Thursday, December 31, 2015

The Best Movies of 2015

Spotlight. Image courtesy of Open Road Films.
2015 ended up being a good - if not quite great - movie year and my top 10 included several surprises - in other words, films that weren't exactly on my radar at this time a year ago.

My best of the year list includes some familiar faces - directors who often make my top 10 - as well as some newcomers, an animated picture and one directorial debut. Also, a horror movie cracked my top 10 for the first time in years.

Here's my top 10 movies of 2015, plus my 10 runners up (numbers 11-20). I'd love to hear from you, so tell me what your favorite movies of the year were in the comment section.

Note: As of Dec. 31, I have yet to see Charlie Kaufman's "Anomalisa" and Andrew Haigh's "45 Years," both of which have been highly acclaimed and appeared on many top 10 lists. I intend to see both this weekend and will update my top 20 accordingly, if necessary.

Ten Runners Up
Star Wars: The Force Awakens. Image courtesy of Walt Disney Studios.
20. 99 Homes (Ramin Bahrani) - The socially conscious indie director's latest is set in the world of real estate and depicts a system failing its characters, many of whom have slipped through society's cracks. An intense and timely drama. Reviewed here.

19. Mad Max: Fury Road (George Miller) - One of two summer blockbusters to land in my top 20, Miller revives his career with this rip-roaring futuristic triumph of set design and art direction. And Charlize Theron's Furiosa is one of the year's most bad-ass women in a year full of them. Reviewed here.

18. Chi-Raq (Spike Lee) - Lee's best film in over a decade updates Aristophanes' "Lysistrata" and sets it in modern day Chicago, where gang violence is tearing apart a black community. But Lee also tackles everything from the death of Trayvon Martin to the confederate flag in this incendiary state-of-the-union address. Reviewed here.

17. Beasts of No Nation (Cary Joji Fukunaga) - Adapting Uzodinma Iweala's spare novel, Fukunaga leaves behind the film noir of "True Detective" and heads to the jungles of Africa, where a group of child soldiers and their ruthless leader (Idris Elba) undergo a horrific journey into the heart of darkness. Reviewed here.

16. Steve Jobs (Danny Boyle) - Boyle's film about the Apple mogul is less a standard biopic than a three-act play in which Jobs (a terrific Michael Fassbender) shows himself to be a brilliant inventor, but one who lacked empathy for others, including his own daughter. Aaron Sorkin provides the crackling dialogue. Reviewed here.

15. Timbuktu (Abderrahmane Sissako) - Sissako's latest picture is a powerful, heartbreaking and occasionally absurd drama about a family in Mali struggling after jihadists take over their town. Reviewed here.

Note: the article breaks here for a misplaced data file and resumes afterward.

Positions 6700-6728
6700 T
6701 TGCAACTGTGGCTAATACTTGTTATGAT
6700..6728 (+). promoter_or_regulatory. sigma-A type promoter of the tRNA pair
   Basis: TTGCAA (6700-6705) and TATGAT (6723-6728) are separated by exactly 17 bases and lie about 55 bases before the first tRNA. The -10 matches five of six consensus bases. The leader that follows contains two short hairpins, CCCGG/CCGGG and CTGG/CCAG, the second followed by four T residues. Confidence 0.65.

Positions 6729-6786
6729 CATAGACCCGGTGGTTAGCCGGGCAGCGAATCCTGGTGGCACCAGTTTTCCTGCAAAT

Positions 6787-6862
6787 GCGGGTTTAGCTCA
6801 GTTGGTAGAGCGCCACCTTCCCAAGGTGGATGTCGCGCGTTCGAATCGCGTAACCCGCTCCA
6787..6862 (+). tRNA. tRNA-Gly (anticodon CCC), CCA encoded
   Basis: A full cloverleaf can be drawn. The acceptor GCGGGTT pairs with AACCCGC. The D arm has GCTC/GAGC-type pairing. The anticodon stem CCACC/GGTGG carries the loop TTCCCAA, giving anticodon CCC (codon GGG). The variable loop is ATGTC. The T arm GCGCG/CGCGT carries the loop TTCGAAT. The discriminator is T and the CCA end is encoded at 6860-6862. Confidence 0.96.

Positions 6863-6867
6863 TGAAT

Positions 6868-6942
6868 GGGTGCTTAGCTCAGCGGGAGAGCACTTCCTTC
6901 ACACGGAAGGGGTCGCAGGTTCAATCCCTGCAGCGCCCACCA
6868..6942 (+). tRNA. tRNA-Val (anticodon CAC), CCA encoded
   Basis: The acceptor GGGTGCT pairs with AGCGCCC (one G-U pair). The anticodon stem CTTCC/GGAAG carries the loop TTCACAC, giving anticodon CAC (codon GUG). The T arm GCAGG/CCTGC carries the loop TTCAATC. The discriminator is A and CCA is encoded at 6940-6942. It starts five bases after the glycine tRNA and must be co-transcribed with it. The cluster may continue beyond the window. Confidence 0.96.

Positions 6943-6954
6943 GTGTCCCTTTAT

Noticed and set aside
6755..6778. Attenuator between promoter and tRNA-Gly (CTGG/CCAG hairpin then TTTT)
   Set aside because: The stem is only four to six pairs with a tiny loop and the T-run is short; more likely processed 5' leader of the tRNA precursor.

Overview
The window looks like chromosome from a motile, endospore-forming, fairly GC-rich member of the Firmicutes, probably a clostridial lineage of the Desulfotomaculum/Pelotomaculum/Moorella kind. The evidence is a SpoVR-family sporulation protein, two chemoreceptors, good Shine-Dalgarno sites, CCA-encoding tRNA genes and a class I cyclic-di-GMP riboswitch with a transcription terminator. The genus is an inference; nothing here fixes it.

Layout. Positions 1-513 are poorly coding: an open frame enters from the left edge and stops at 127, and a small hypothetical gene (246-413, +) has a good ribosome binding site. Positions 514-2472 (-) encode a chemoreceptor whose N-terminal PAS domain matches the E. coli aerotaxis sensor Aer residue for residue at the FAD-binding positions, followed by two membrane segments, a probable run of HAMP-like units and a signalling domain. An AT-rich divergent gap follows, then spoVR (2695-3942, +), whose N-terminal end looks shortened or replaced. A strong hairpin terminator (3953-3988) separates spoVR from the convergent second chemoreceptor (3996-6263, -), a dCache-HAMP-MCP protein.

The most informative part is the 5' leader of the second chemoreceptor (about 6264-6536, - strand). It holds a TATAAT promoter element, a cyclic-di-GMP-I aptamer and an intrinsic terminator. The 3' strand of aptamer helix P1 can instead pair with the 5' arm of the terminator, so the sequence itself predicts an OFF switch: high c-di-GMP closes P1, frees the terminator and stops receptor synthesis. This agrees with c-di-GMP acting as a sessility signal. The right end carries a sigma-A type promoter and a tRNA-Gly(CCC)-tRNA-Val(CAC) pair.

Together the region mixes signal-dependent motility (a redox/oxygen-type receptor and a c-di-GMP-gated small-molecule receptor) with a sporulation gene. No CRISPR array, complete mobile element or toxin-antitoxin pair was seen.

14. Sicario (Denis Villeneuve) - One of the year's most intense and nerve-wracking thrillers, a sense of dread permeates this drug cartel thriller from start to finish. And Emily Blunt gives a career-best performance as a federal agent who gets caught up in U.S.-Mexico drug wars. Reviewed here.

13. While We're Young (Noah Baumbach) - Two films that focused on the attempt, often a failed one, to age gracefully made my top 20 this year. Baumbach's comedy about two 40-somethings coping with the fact that they are the only childless ones among their circle of friends is the funnier of the two. Reviewed here.

12. Bridge of Spies (Steven Spielberg) - Old fashioned in the best sense of the word, Spielberg's Cold War drama is tense when it needs to be and emotionally satisfying. It's also a great reminder of why Tom Hanks remains the gold standard for playing complex characters with a sense of decency. Reviewed here.

11. Star Wars: The Force Awakens (J.J. Abrams) - This is the closest a blockbuster (no, I don't count "Gravity," which made my top 10 of 2013, as one) has come to my top 10 in over a decade. Abrams' "Star Wars" sequel not only didn't fail us - it surpassed expectations, bringing back some familiar faces, introducing a great new lead in Daisy Ridley and proving that studio tent-pole movies can still be fun, rather than tiresome, joyless and overabundant displays of CGI. Reviewed here.

Top Ten
Image courtesy of Universal Pictures.
10. Straight Outta Compton (F. Gary Gray) - Much more than just a music biopic of the notorious hip hop group N.W.A., Gray's film - much like last year's terrific "Selma" - took a moment out of recent history (in this case, the founding of the group) and used it to draw parallels to our modern age, especially in how the treatment of young black men by police hasn't changed much since the days of the L.A. riots. The year's best origin story wasn't a comic book movie, but rather Gray's hip hop saga. Reviewed here.

Image courtesy of Walt Disney Studios.